Jurong Region Line to open from 2026 in three phases
It will serve estates such as Tengah & make NTU more accessible when completed
The 24-station Jurong Region Line (JRL) will open from 2026, ramping up transport connectivity in Jurong as it is transformed into a home for new towns, a second Central Business District (CBD) and an innovation district.
The 24km above-ground line will also serve residents in the Choa Chu Kang, Boon Lay and future Tengah estates, boosting accessibility to schools, industrial areas and Nanyang Technological University (NTU).
The medium-capacity JRL will use smaller train cars, which can carry between 150 and 200 commuters, compared to cars on other MRT lines, which have a capacity of more than 200.
While JRL trains will have three cars each, a fourth car can be coupled to increase capacity.
Transport Minister Khaw Boon Wan, who unveiled the JRL's alignment yesterday, said the line "marks a quantum leap" in the development of Jurong's transport infrastructure.
During a visit to the site of the North-South Line's future Canberra station, Mr Khaw said the JRL will improve the resilience of the MRT network.
He said the JRL's interchange stations at Choa Chu Kang (North-South Line) and Boon Lay (East-West Line) will offer commuters other travel routes, redistributing and relieving train loading between Choa Chu Kang and Jurong East stations.
The JRL has a third interchange station at Jurong East, which links to the East-West and North-South Lines.
A commuter going from Choa Chu Kang to NTU will save 25 minutes with the JRL.
The JRL system is designed with a headway, or train interval, of 90 seconds. The authorities plan to run trains at intervals of between two and three minutes at the start.
The JRL's opening also dovetails with that of the Kuala Lumpur-Singapore High Speed Rail in Jurong, which is targeted to be ready by 2026.
Construction for the JRL is expected to start early next year.
The first phase, to open in 2026, will be the JRL (West) segment linking Choa Chu Kang to Boon Lay and Tawas.
The second phase, to open in 2027, will be the JRL (East) segment, connecting Tengah and Pandan Reservoir. The final phase in 2028 will see the line extending further into the west to NTU and Jurong Pier in the south.
Yesterday, Mr Khaw also said the Canberra station - between Yishun and Sembawang - will open by December next year.
Residents look forward to better connectivity
The announcement of the new Jurong Region Line (JRL), which will serve residents in Choa Chu Kang, Boon Lay, Jurong and the future Tengah development, is a long-awaited one for many.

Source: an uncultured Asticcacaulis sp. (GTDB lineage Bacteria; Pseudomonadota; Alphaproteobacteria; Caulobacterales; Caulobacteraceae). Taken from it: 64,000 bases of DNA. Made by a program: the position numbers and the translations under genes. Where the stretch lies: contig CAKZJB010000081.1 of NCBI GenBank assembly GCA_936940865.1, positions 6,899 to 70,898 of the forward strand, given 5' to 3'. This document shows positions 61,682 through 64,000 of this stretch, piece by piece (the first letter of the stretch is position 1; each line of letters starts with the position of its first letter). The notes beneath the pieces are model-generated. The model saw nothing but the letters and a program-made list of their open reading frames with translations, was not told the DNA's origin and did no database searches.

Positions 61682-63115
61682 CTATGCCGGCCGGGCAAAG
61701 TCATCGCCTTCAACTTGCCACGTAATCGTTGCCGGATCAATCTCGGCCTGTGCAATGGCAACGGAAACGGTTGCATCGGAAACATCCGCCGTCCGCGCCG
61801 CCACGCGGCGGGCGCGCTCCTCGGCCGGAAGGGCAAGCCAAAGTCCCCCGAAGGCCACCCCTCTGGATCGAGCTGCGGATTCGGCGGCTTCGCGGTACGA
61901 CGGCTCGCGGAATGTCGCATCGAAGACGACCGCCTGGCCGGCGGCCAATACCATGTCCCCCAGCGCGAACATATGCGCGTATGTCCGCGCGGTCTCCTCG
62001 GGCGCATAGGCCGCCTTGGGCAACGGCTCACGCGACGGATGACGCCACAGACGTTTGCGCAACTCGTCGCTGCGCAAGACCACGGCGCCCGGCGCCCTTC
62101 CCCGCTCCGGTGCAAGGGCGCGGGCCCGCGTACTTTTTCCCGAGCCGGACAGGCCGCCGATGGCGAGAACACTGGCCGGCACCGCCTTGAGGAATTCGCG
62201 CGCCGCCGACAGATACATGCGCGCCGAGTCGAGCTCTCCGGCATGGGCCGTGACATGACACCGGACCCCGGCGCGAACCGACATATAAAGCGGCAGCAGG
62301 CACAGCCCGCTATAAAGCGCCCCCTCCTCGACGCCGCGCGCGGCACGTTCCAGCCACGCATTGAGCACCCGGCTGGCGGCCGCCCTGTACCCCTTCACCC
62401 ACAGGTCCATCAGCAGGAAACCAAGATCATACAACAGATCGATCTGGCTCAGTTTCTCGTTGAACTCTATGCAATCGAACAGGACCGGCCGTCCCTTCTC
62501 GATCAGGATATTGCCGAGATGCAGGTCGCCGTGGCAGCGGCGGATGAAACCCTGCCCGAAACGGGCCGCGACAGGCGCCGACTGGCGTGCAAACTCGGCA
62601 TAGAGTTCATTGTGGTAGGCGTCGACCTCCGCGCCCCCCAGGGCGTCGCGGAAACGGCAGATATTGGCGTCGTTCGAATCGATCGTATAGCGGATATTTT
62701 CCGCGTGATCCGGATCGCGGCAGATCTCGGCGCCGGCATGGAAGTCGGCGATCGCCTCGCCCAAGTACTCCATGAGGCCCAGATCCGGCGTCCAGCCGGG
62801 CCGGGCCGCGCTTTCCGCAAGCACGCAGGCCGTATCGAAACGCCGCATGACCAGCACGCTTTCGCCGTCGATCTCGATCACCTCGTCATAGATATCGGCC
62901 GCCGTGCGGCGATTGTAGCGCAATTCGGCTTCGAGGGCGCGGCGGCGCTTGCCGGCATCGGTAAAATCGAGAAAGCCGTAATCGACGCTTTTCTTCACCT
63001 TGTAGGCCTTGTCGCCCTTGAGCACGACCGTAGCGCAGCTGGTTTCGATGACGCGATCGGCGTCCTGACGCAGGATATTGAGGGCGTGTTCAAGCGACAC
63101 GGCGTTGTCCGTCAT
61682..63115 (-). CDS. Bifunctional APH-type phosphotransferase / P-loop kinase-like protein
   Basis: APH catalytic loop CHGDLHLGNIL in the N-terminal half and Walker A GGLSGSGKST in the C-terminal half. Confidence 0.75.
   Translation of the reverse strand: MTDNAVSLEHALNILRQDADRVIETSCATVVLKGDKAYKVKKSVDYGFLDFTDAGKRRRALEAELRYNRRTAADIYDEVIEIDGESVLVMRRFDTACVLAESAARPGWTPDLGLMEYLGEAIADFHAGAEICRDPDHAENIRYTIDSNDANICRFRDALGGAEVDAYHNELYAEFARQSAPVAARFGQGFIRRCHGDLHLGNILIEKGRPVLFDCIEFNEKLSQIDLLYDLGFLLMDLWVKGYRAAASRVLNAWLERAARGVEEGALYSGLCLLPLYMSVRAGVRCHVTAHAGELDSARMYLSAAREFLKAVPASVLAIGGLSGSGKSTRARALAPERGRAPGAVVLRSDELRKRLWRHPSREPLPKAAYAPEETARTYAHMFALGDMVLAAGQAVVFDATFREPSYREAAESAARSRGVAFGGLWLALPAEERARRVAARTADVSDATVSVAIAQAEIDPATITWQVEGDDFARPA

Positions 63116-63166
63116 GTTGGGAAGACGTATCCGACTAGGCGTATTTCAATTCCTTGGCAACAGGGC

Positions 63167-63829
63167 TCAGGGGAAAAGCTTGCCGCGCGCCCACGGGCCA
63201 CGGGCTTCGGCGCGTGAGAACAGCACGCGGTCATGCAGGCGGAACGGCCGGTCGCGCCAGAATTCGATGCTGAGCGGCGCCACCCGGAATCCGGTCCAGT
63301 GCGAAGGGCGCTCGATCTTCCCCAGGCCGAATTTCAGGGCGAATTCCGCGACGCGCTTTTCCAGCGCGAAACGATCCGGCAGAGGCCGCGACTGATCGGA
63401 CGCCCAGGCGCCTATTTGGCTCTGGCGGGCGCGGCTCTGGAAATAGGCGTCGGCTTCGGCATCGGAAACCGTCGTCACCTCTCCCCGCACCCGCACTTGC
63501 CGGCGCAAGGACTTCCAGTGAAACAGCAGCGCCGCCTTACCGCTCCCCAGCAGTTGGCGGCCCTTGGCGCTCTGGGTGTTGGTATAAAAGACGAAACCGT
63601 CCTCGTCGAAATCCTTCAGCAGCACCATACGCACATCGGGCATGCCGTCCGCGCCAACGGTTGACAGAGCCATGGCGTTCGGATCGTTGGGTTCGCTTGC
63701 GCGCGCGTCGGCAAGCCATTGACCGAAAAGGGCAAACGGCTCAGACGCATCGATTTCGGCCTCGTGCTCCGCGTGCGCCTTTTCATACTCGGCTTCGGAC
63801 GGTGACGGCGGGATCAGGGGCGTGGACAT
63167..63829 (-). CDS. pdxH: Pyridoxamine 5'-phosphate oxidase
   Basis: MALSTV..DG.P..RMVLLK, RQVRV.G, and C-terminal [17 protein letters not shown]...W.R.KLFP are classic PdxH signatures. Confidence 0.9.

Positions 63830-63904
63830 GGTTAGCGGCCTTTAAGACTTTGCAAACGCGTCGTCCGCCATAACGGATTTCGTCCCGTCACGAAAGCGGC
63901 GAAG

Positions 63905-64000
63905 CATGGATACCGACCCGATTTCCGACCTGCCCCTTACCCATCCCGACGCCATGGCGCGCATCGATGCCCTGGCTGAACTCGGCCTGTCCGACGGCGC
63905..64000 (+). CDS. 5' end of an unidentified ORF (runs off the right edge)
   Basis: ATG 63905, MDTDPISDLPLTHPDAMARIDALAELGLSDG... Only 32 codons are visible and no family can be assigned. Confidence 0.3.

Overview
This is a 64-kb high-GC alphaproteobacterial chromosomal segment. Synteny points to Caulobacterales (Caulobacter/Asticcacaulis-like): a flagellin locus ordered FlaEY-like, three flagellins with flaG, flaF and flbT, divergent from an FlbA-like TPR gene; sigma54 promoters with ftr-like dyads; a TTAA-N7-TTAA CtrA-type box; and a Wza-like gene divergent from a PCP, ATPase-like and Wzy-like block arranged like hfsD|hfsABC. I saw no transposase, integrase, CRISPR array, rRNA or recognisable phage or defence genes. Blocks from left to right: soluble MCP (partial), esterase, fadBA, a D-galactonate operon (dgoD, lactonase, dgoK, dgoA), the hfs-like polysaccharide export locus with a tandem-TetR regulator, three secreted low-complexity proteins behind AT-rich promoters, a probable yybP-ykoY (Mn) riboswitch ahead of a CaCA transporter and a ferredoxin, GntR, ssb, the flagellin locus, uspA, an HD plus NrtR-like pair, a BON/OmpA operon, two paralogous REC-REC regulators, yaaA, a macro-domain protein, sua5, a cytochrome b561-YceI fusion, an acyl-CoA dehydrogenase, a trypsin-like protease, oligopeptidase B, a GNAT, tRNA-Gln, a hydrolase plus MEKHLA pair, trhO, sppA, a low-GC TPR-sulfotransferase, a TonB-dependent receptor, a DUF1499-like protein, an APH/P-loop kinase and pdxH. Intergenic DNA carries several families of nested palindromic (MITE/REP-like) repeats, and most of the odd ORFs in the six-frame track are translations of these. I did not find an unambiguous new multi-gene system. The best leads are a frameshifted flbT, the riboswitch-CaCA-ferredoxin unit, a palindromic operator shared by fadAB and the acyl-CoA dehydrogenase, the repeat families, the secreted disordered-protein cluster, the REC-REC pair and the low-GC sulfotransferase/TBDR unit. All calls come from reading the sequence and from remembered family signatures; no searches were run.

"I was starting to feel like we were forgotten," said Ms Kang Zi Xin, 21, a student who lives at Block 920 in Jurong West, a short distance away from the future Nanyang Gateway MRT station.
It currently takes the Republic Polytechnic student 90 minutes to get to her school in Woodlands.
The JRL is expected to serve more than 200,000 commuters in its initial years. The 24km line will also connect upcoming areas such as the Jurong Innovation District.
Nanyang Technological University's (NTU) president, Professor Subra Suresh, told The Straits Times: "This is certainly a welcome development for students, employees, alumni and visitors.
"The new MRT line will play an important role in Singapore's vision for Jurong, including the development of the Jurong Innovation District, in which NTU will be a key player."
The sentiment among residents in these areas is that getting around Singapore will be made a lot easier.
Many often have to take long bus rides to the closest MRT stations.
Ms Seah Lay Khim, 59, who lives in Choa Chu Kang West, often has to wait 20 minutes for her bus to Choa Chu Kang MRT station.
"There are just too few buses in this area," the retiree said. "Just getting to the Choa Chu Kang station can take up to half an hour."
West Coast GRC MP Foo Mee Har said the Pandan Reservoir station will benefit residents in her Ayer Rajah ward.
"We will just be a hop, or two stations away, from Jurong East," she said. "They can connect to the North-South Line and East-West Line, as well as use the JRL to connect to the Jurong West industrial area and Jurong Island."
As parts of the JRL will extend into existing residential areas, Jurong GRC MP Ang Wei Neng hopes that barriers will be erected at construction sites to keep noise to a bearable level.
"Sound barriers should also be erected on the MRT viaducts to minimise the noise from trains passing by, right from the start," Mr Ang added.